Hummingbird Cake and Arkansas Hummingbirds

by Julie Kohl


The south is known for its hospitality and its cake. Attend any Southern gathering and you will likely be greeted with a smile, have your soul blessed and be handed a piece of cake. Southern cakes are often full of sugar, fruit and/or nuts and covered in sweet layers of frosting. Hummingbird Cake is no exception. Don’t be fooled by the name though, Hummingbird Cake contains no actual Hummingbirds!

Many hummingbirds make Arkansas their home in the spring and summer months. Hummingbirds begin migrating to and through the state in early April and typically stay through October and sometimes even into November. The Ruby-Throated hummingbird which weighs just more than a penny is the most common of the hummingbirds seen in Arkansas. Sometimes considered “native” to Arkansas the male, female and juvenile Ruby-Throated hummingbird look so different, they are often thought to be three different species.

Photo provided by Brittany Cullum

Hummingbirds feed on sweet nectar and this may play a part in how the sweet Hummingbird Cake got its name. In Arkansas, hummingbirds seem to favor gladioli, trumpet creeper and butterfly weed. A single hummingbird can visit over 2000 flowers and consumer more than half its body weight n nectar in a single day.

Many people like to supplement natural food with a feeder. This can also attract the birds to your yard for viewing. Backyard hummingbird feeders should be filled with a mixture of one part sugar to four parts water, no matter the season, as this mixture most closely matches their natural food source. Using extra sugar usually just attracts bees and the birds will seek out something closer to their natural food source. It is unnecessary to dye the hummingbird water red. Most store-bought feeders are designed to attract the birds and natural nectar is clear, not red.

Hummingbird Cake is made primarily of bananas and pineapple. The dessert “migrated” to Arkansas in the late 1960s when the Jamaican Tourist Board sent information packets throughout the southern US that included a recipe for “Doctor Bird Cake”, the original name of Hummingbird Cake. “Doctor Bird” is a Jamaican nickname for a common local hummingbird called the Red-billed Streamertail.

Hummingbird cake, also known as cake that doesnt last, Jamaican cake, never-ending cake, banana-pineapple cake, and paradise cake has been served at most church gatherings, community suppers and probably quite a few weddings and funerals in the south. No matter what name you know this cake by, it is sweet and flavorful and is worth making. Hummingbird cake is the signature dessert of the South.

Hummingbird cake is usually prepared as a layer cake with frosting in-between the layers. Today, I am making Hummingbird Cupcakes. Cupcakes are fun, easy to share and don’t require any plates or silverware. My favorite hummingbird cake recipe, shown below, can easily be prepared in two round cake pans or as cupcakes.

Hummingbird Cake

For the Cake:

3 cups all-purpose flour
2 teaspoons baking powder
1 teaspoon baking soda
1 teaspoon salt
1 teaspoon ground cinnamon
2 cups granulated sugar
3 eggs
1 cup vegetable oil
1 (8-ounce) can crushed pineapple in juice (reserve 2 Tablespoons of the juice for the frosting)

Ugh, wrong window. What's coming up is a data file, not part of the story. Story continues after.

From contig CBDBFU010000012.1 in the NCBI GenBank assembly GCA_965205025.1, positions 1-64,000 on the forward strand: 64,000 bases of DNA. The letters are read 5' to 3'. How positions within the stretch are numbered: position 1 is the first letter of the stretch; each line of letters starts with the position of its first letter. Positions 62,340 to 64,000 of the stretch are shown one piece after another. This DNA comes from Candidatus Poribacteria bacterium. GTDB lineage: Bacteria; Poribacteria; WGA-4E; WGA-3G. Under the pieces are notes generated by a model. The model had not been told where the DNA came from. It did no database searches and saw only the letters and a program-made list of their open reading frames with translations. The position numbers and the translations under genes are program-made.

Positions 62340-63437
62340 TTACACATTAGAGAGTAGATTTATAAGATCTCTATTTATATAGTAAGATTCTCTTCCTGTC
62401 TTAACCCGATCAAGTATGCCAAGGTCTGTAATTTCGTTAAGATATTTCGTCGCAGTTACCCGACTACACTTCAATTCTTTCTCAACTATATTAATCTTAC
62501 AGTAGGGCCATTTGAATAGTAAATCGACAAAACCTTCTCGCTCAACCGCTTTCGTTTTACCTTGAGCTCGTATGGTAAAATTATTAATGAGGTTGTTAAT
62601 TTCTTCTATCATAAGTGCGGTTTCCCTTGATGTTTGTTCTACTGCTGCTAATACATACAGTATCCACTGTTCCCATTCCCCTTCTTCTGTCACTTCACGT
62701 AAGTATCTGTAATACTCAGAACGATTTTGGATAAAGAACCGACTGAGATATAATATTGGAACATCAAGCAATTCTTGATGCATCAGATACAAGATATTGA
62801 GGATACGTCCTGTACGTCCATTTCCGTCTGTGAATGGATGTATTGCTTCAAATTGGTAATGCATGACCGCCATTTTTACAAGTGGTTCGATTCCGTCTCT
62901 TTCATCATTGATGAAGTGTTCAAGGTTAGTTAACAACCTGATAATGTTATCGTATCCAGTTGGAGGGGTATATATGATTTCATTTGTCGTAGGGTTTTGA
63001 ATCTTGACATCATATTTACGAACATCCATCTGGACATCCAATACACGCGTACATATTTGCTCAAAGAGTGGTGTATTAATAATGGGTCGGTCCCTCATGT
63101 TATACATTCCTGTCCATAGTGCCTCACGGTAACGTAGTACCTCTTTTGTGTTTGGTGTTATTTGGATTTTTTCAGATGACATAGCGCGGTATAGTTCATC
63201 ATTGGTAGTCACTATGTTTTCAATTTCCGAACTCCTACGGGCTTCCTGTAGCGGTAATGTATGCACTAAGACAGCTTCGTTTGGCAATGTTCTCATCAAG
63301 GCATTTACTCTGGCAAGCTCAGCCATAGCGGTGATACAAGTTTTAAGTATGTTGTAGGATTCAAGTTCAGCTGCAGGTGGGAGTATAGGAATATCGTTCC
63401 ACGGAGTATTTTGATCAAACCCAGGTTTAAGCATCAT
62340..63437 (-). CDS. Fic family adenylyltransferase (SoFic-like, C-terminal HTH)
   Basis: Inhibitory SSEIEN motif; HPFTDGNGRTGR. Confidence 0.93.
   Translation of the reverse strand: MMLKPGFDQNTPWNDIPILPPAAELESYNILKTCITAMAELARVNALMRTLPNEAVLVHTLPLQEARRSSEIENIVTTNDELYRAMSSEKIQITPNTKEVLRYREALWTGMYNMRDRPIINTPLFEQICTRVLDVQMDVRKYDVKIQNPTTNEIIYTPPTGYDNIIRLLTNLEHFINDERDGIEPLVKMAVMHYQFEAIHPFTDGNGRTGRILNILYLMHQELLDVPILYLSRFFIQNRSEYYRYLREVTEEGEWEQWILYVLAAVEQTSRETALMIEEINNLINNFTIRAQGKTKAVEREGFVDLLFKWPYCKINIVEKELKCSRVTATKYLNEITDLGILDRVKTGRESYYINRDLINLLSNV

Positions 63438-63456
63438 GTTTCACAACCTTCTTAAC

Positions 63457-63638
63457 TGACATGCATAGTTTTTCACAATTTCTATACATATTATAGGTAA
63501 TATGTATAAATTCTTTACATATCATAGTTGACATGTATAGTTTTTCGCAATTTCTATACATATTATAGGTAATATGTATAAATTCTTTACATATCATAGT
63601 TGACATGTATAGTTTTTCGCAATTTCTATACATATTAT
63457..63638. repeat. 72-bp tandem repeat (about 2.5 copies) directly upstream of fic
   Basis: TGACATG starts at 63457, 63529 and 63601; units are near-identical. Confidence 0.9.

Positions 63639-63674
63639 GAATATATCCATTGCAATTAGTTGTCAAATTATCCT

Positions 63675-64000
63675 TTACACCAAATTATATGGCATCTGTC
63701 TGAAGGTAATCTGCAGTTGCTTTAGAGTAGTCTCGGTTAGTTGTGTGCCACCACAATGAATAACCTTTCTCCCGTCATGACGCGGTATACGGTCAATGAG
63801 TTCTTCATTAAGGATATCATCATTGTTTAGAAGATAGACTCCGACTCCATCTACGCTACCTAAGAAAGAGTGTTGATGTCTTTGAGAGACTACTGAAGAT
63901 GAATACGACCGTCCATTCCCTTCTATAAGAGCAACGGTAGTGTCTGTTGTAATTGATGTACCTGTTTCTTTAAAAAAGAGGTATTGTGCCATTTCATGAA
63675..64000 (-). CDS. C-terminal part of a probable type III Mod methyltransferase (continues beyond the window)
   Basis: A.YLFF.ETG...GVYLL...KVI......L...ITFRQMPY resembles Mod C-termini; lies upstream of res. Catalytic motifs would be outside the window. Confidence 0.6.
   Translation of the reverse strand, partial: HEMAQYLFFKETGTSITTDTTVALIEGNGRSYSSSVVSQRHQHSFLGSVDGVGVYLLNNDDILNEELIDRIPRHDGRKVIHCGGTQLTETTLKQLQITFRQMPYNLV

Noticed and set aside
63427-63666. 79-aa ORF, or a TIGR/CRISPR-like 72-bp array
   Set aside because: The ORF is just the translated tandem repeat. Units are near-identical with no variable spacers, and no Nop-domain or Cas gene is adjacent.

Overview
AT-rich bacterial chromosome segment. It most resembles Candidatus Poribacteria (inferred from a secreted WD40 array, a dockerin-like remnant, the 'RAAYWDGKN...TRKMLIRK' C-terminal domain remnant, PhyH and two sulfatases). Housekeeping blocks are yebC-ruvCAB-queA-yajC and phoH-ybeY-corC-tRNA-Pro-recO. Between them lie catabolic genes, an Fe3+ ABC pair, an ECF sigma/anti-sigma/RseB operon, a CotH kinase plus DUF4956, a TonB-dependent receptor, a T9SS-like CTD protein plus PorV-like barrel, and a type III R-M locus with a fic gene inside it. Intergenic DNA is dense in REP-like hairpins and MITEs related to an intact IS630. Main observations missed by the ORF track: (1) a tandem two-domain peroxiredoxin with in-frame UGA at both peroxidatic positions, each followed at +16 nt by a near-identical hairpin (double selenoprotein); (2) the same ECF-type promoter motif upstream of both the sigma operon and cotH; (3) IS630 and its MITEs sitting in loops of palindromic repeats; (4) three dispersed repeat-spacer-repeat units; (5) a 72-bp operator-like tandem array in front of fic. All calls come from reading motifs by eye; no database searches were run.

4 very ripe large bananas, peeled and mashed (about 2 cups)
1 cup pecans, toasted and chopped (optional)
2 teaspoons vanilla extract

For the Frosting:

1¼ cups unsalted butter, at room temperature
5 cups powdered sugar
2 teaspoons vanilla extract
2 tablespoons reserved pineapple juice
½ teaspoon salt
1¼ pounds cream cheese
½ cup pecans, toasted and chopped (optional)

To Make the Cake:


Preheat oven to 350 degrees. Prepare a cupcake pan with cupcake liners (makes about 30 cupcakes) or line two 9-inch round cake pans with parchment paper. Grease and flour the parchment and set aside.


Place a large dry skillet over medium-high heat and add the pecans. Stir frequently until the pecans are lightly toasted and aromatic. Watch closely as the oils can burn very quickly. Cool the pecans, chop and divide according to the recipe.


In a medium bowl, combine flour, baking powder, baking soda, salt, and cinnamon.


In a large bowl, beat the sugar and eggs until fluffy. Add the oil and whisk to combine. Gently fold in the mashed bananas, pineapple and pecans with a rubber spatula. Gently stir in the flour mixture until just combined. Avoid over mixing.


Use an ice cream scoop to divide the batter into the cupcake pan filling each cup 3/4 full. Cook 22 minutes or until a toothpick comes out clean. Repeat until all of the batter has been used.


Alternatively, divide the batter evenly between the prepared pans and bake 28 to 30 minutes until golden brown on top and a toothpick inserted in the center comes out clean. Cool in their pans for about 20 minutes and then invert the cakes onto a wire rack and cool completely before frosting.


To Make the Frosting:


Using a stand or handheld mixer beat the butter, sugar, vanilla and salt on low speed until smooth. Add the softened cream cheese a few chunks at a time until incorporated. Mix for an additional 2 minutes, scraping down the bowl as needed. Fold in the chopped pecans, if desired.


If making cupcakes, scoop the frosting into a piping bag being sure to choose a tip that will allow the pecan pieces to pass through. Frost each cupcake as desired. You will have plenty of frosting so frost away.

If making a layer cake, place one cake layer on a serving platter. Spread 2 cups of frosting over top, then top with the second cake layer, pressing lightly to adhere. Spread 2 cups of frosting evenly over the top, then spread the remaining frosting evenly over the sides of the cake. Sprinkle the top of the cake with the chopped pecans. Refrigerate for at least 1 hour before serving. The cake can be stored in the refrigerator for up to 2 days.

Header photo provided by Caci Whitner

by First Security // August 7, 2017